U gymnast Fang trying to live up to his potential

Michael Dougherty

In a sport like gymnastics, which relies heavily on individual performances, motivation is vital to the success of an athlete.
Gophers men’s gymnast Lindsey Fang considers it the most important part of college gymnastics.
While Fang, a sophomore from Allentown, Penn., had a good season last year, he said he didn’t perform up to his potential. He attributes his sub-par season as a freshman to a lack of motivation.
“I know last year I had a hard time getting motivated,” Fang said. “The transition with school and moving away to a different environment was hard.”
Gophers men’s gymnastics coach Fred Roethlisberger also sees the importance of keeping Fang motivated.
“I’m a little disappointed he hasn’t come along faster,” Roethlisberger said. “He gets easily discouraged, and that has been a serious problem, especially in his freshman year.”
Like any typical freshman, Fang experienced the growing pains of trying to balance study time, class time and a social life, not to mention the rigorous demands of being an athlete.
“Living in the dorms is hard, too. You can do whatever you want to do,” Fang said. “You know if you don’t feel like studying one night, you don’t have to.”
Fang knew he had to address his wandering lack of competitive drive, so he looked to senior co-captains George Beatty and Bob Hubbard to provide that.
“They really give me some inspiration,” Fang said. “George is doing his job competing-wise by showing us how to compete because he’s very steady.”
Despite the fact that Hubbard has been lost for the season due to injury, he still provides emotional leadership during the meets.
“Bob really helps us out with any problems we have on our events skill-wise,” Fang said.
With Beatty and Hubbard’s imminent departure in sight, the leadership torch needs to be passed onto someone, and Fang said he feels he can fill their shoes.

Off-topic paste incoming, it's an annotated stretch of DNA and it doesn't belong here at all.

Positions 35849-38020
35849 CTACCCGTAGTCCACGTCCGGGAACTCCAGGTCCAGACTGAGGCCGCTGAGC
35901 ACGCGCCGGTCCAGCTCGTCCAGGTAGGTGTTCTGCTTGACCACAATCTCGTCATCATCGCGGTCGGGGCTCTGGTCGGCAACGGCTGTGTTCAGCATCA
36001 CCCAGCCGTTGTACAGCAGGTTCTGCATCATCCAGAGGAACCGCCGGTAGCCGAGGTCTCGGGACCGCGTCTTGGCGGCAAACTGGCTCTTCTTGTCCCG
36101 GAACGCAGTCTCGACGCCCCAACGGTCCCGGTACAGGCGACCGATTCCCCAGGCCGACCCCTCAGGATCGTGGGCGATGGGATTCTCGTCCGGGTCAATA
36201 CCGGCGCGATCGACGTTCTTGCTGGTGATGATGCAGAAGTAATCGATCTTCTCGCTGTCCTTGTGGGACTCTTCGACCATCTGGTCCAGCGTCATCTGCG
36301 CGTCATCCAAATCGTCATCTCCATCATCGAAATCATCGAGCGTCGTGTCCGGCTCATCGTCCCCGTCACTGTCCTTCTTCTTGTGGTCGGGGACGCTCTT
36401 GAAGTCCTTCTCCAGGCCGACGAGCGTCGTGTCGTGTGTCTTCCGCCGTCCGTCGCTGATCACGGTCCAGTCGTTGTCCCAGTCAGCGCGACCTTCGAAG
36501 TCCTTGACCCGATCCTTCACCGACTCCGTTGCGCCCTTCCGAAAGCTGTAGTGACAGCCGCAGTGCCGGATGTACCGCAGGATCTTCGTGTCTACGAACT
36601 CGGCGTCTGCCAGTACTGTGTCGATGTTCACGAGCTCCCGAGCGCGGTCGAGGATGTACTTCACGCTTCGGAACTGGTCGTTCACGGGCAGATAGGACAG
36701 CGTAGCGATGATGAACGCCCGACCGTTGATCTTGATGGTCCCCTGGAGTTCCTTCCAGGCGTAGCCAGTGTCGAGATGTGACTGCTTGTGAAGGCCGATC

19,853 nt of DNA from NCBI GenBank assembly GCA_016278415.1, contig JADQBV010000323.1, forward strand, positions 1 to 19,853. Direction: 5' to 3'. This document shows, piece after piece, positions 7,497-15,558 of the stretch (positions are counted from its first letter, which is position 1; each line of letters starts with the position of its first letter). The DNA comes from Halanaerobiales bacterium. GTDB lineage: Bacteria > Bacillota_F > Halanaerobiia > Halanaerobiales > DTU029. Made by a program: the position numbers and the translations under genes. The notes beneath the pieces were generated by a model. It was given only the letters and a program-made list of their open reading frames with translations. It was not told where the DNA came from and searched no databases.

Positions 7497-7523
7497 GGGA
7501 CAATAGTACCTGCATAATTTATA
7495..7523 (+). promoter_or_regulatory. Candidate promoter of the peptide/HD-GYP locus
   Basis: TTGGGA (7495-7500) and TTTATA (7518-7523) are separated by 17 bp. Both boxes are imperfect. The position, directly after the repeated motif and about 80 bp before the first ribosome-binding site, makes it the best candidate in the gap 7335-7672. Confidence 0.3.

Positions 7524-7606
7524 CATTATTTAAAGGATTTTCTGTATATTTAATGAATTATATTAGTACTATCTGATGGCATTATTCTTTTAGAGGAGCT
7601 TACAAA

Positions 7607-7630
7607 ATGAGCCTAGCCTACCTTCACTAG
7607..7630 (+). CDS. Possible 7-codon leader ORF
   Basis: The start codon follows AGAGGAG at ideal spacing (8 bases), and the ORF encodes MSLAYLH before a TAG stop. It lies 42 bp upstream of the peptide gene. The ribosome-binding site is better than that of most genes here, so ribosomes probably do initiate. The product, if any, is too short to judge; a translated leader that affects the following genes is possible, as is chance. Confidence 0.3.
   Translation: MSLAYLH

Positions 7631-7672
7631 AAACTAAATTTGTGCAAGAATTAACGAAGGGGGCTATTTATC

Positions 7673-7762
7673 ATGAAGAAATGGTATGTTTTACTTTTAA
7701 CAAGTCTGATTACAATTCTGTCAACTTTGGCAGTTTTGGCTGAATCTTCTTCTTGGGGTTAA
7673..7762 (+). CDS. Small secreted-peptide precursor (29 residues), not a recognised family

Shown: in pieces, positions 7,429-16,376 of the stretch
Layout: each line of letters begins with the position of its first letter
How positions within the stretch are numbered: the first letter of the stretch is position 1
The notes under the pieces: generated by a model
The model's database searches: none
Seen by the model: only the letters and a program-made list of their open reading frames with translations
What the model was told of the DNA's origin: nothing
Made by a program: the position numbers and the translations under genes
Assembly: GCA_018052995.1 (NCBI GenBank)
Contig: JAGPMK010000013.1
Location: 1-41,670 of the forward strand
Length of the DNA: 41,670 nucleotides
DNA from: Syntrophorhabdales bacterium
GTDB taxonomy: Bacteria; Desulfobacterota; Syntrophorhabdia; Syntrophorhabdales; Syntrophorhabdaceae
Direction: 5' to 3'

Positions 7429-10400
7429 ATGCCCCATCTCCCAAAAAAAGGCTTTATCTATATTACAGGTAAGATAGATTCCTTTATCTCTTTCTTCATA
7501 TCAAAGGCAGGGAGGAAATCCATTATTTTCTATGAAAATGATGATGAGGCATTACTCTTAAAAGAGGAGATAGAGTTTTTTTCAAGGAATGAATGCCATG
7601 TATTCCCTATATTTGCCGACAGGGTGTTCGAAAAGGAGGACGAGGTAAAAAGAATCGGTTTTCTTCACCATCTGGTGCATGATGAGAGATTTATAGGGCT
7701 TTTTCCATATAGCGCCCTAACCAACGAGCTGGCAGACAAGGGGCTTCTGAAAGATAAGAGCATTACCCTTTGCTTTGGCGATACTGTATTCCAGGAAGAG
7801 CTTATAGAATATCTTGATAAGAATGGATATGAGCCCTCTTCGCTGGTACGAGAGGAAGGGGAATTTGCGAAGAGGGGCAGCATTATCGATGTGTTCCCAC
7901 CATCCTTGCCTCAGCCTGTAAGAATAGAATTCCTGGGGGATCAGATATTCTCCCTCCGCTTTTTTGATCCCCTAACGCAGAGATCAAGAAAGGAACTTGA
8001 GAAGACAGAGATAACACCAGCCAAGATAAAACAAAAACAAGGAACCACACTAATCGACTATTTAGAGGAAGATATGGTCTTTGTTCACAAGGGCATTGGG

Fang credits the coaching staff with helping him to become a better prepared athlete, citing Roethlisberger and volunteer assistant coach Frank Ticknor specifically.
“Fred really knows what he’s talking about. If he sees you’re good at one particular thing he’ll help you at that and make you the best you can be,” Fang said. “Frank really operates at a personal level and he gives me some encouragement.”
Along with motivation and good coaching, a gymnastics team relies on remaining healthy, and the Gophers have been hit hard by injuries so far this season.
Besides Hubbard, junior Dan Boots and freshman Todd Guilbeau have both been lost for the season. Needless to say, Roethlisberger is dumbfounded.
“I haven’t seen anything like it in my 27 years,” he said. “I’ve never had three scholarship athletes lost in the same year.”
Fang himself has been hampered by a nagging shoulder injury that limits his performance on some events, particularly the rings. Nonetheless, Fang has proven he can be a good leader by performing through injuries.
“It’s been a chronic pain for the last year,” Fang said. “Rings really take a toll on your shoulders, and I don’t want to aggravate it any more, yet I still want to perform it.
“It holds me back a little because I don’t get to work on it as much as I’d like.”
Fang has been the only Gopher to compete in the all-around competition this season. He finished second to Illinois All-American Travis Romagnole in last Saturday’s dual meet held at the Sports Pavilion.
Despite currently being ranked ninth in the country on the vault, it is not his favorite event.
“I like the parallel bars and the pommel horse because there is more variety,” Fang said. “Vaulting is really quick, but the p-bars and the pommel horse are fun because you can show off what you can do.”
Even with his success, however, Fang still frustrates his coach sometimes. Roethlisberger recognizes Fang’s prowess, but again is concerned by his motivation — or lack thereof.
Motivation, coaching and balance are all characteristics of a successful gymnast. While Fang gets the motivation from strong senior leadership and the coaching from Roethlisberger, who is a member of the U.S. Gymnastics Hall of Fame, he knows that he is responsible for providing the necessary balance for his success.
That balance is two-fold. First, he relies on the physical balance that allows him to twist and turn in mid-air like a windsock in a hurricane. And secondly, he relies on his mental ability to balance his academic load with his athletic load. Good or bad, the balance often proves to be difficult.
“He is the most talented, athletically, that we have, and he has the highest potential of anybody,” Roethlisberger said. “But he needs better training habits and needs to be more aggressive.”
Roethlisberger’s squad faces seventh-ranked Michigan State tonight and then travels to Ann Arbor to face No. 10 Michigan on Saturday afternoon.
It will be the first time Fang has competed on back-to-back days, and his disdain for the rigorous team schedule might be a sign that he still hasn’t found his balance.
“There’s not too much free time. This weekend will be very hectic, so there is nothing I would like to do more than to just sit down and watch TV and relax,” Fang said.